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Neuwirth, Dietmar


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4 articles of this author have been cited in the European Press Review so far.


Die Presse - Austria | 11/10/2013

Refugee policy to complement Eurosur

A week after the Lampedusa refugee tragegy the European Parliament voted on Thursday to step up controls on the EU's outer borders. The Eurosur border surveillance system will come into effect at the end of the year. Tightened controls are indeed helpful but must go hand in hand with other refugee policy measures, the liberal-conservative daily Die Presse demands: "Refugees must be spread more quickly among the EU member states. ... Asylum procedures must be accelerated and asylum seekers must be allowed to engage in gainful employment, and they must be provided with lodgings that fulfil minimum standards. ... We must change the way the countries from which the refugees are coming are treated. ... This would necessitate an EU foreign policy that is aimed at settling conflicts, protecting human rights and advancing democratic development. ... To put it in slightly exaggerated terms, and as ruthless as it may sound, to achieve humane solutions we need more brains than heart in the policy-making process."

Die Presse - Austria | 29/03/2012

Last rites for Marxism

Pope Benedict XVI has silenced internal critics of the Church in Latin America, the liberal-conservative daily Die Presse writes, questioning whether Catholic doctrine is still relevant today: "Joseph Ratzinger has managed to harness liberation theology across Latin America and bring it in line with the interests of Rome. With success, as he could see for himself on Wednesday at the end of his visit there. And in Cuba? There the Pontiff has so to speak paid a visit to Marxism on its death bed - the Marxism that  the Church fought against so passionately for decades  that other dangers were criminally overlooked. Benedict's obituary in the presence of Raul Castro went as follows: 'Marxist ideology no longer corresponds to reality.' Reality, tell us about it. Just how much does Catholic doctrine and order correspond to 'reality'? Few people in Mexico are asking themselves this question. But in Europe (and not only there) the number of those who are is growing. Soon these questions will also be Mexico's."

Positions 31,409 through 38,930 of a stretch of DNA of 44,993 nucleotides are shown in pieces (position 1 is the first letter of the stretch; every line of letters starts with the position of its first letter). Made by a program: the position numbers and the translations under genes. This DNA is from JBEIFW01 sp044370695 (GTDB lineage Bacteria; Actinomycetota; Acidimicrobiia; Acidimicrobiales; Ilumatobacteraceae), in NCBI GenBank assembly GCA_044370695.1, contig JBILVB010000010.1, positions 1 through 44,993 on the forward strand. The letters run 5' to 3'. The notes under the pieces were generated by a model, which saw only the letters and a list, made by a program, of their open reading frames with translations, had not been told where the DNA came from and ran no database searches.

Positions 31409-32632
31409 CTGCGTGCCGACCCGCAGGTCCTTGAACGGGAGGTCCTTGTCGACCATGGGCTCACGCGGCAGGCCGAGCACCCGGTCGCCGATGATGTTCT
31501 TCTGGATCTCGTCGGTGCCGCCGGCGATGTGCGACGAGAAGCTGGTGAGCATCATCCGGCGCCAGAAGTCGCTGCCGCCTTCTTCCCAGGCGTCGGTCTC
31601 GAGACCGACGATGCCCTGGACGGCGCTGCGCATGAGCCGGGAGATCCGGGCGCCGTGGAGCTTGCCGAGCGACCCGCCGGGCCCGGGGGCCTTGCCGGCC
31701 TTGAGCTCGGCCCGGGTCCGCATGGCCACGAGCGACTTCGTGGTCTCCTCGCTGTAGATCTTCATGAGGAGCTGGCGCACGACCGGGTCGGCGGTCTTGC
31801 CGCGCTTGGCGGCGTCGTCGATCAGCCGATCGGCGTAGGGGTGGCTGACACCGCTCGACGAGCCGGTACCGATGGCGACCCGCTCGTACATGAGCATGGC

Die Presse - Austria | 24/06/2010

State reacts too slowly to abuse

Austria's bishops have approved a code of conduct against sexual abuse, but what about the state, asks the conservative daily Die Presse: "Where is the Republic's advocate for the protection of victims, and those of the federal states, which also run some of the institutions being charged with abuse? And what about a state fund for the victims? Where is the compensation for cases outside the Catholic Church that were committed too long ago to be brought to justice? Federal and state politics is playing dead. Just a single so-called round table held by the government in Vienna with paltry results, is that it? It is pathetic how people look at the Catholic Church with scarcely concealed malice and pretend that sexual abuse is exclusively its problem. Have we already forgotten? More than 99 percent of cases of sexual abuse are committed not by priests, chaplains, prefects or members of religious orders but by fathers, neighbours, uncles..."

Die Presse - Austria | 09/04/2009

Bans can damage your health

Vienna is currently considering banning eating on public transport. The daily Die Presse is sceptical about this excessive love of regulations: "Eating can damage your health. Or rather: Eating can damage your mental health. … We see that there can be many sources of annoyance, particularly in places where many people come together by chance (or is it fate?). Some see the human race as a whole as one great big annoyance. This may be a little exaggerated. What is clear is that only regulations can make human coexistence possible. But is it more bearable the stricter these regulations are? Now we're facing the threat of an official ban, this time on eating in vehicles of public transport in Vienna. Why not? At least it would be one annoyance less. But what about telephoning, gossiping and rustling newspapers? Bans can damage your mental health."

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